Behold: A convenient illustration of the fact that when you start mentioning women at all, ever, some people start wondering why you have to talk about women all the damn time.
Apparently, the hosts of the popular podcast Stuff You Missed in History Class often get variations on the complaint, “Why so dern many women?” (Sounds like a different variation of the regular complaint that women on the radio have vocal fry.) Upon receiving the latest email along these lines— “Perhaps you could rename [the] podcast, stuff you missed in history class mostly about women”—cohost Tracy V. Wilson did a little number crunching and blogged about her findings. Guess what?
Let me start by saying just how fed up we are of getting basically this exact same email (which we also get in the form of tweets and Facebook comments, and one-star reviews that we “only” talk about women). Our predecessors got this message, too. And we’ve pretty much handled it the same way. Even though it should not be a problem to talk about women more than we talk about men, we’ve gone back into the archive and looked, and what we’ve found is that a sound majority of our shows that could be classified as “men” or “women” are about men. Even through dedicated, continual effort to talk about women, we still don’t even come close to a 50/50 split.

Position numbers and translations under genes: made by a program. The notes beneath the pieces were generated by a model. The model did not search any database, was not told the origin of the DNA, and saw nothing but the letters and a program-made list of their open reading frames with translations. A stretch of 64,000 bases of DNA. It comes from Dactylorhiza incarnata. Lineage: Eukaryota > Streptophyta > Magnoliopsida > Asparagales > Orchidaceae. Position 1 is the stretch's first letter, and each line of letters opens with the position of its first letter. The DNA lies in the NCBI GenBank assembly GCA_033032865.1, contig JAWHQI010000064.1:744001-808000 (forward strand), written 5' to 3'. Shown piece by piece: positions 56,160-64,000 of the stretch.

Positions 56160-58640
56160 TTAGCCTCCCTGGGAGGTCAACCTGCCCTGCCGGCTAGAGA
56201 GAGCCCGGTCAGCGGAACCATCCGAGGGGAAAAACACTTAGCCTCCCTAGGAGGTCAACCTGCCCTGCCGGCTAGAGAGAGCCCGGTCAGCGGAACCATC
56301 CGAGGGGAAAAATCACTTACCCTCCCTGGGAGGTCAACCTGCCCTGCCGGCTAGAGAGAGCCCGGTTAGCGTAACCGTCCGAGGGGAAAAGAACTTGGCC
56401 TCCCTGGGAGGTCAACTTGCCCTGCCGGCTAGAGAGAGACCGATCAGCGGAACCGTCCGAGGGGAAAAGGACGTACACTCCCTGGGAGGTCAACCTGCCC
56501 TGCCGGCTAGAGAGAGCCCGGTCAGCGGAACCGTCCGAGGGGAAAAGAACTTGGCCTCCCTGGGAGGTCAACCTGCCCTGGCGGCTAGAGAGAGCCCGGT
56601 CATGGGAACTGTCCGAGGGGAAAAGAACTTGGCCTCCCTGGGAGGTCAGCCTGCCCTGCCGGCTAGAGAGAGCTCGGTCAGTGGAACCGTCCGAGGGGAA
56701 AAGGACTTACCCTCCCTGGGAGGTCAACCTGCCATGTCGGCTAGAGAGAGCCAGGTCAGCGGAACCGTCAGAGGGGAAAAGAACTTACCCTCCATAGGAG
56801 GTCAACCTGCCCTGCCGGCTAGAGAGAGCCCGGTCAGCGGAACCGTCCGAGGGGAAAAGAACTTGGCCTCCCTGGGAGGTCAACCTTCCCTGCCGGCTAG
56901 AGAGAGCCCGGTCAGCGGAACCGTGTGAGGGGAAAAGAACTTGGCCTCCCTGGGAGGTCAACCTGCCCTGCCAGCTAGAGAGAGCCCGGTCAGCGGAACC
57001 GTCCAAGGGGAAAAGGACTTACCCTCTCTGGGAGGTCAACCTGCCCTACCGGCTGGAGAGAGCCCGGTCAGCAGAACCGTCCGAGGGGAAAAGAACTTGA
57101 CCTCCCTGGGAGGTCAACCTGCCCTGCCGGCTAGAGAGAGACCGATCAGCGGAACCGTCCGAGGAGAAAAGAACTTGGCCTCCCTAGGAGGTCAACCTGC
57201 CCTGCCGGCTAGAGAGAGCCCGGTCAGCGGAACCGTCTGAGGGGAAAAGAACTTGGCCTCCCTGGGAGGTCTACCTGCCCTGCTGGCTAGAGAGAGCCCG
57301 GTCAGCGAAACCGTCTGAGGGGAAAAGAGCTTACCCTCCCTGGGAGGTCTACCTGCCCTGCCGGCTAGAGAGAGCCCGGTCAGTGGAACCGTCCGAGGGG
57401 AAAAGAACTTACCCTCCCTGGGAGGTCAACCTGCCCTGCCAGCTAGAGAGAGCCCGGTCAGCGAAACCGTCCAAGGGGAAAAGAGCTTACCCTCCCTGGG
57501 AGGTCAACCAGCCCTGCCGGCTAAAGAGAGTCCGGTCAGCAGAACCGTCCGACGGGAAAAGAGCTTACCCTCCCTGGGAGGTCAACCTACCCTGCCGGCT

Specifically, the count: 92 men or groups of men; 66 women or groups of women; 62 events primarily or exclusively about men; 4 events primarily or exclusively about women; 117 ungendered subjects.
Wilson even included the tallies for recent years in easy-to-comprehend chart format, and concluded, “Allow me to suggest that if you think these charts represent a show that is ‘mostly about women’ or talks about women ‘too much,’ that the problem is not us, our work, or our subject matter.” Given the fact that history is already dominated by stories about men [insert joke about “his”tory here], even if Stuff You Missed in History Class was tilting towards women’s stories, that would hardly do much to balance things out in the grand scheme of things.